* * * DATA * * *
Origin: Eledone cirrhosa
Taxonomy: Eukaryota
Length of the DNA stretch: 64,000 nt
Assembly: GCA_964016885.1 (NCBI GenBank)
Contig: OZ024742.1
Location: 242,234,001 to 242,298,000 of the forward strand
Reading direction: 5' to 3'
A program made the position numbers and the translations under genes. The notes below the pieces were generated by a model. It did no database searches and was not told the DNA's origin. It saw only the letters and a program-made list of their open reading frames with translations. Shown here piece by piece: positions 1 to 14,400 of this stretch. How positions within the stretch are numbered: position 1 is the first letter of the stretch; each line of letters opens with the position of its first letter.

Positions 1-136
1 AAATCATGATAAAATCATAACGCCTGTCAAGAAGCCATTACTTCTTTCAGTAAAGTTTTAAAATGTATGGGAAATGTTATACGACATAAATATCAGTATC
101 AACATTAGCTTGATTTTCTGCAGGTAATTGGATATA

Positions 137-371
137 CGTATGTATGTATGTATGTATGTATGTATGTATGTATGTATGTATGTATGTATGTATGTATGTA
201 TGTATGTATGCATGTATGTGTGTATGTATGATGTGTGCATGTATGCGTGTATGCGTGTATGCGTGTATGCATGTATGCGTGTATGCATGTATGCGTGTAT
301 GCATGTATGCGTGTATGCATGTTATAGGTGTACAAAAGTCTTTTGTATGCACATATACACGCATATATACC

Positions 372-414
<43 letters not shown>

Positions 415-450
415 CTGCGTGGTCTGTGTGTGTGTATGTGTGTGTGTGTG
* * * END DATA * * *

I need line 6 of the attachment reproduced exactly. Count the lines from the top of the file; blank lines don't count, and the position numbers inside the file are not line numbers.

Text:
Location: 242,234,001 to 242,298,000 of the forward strand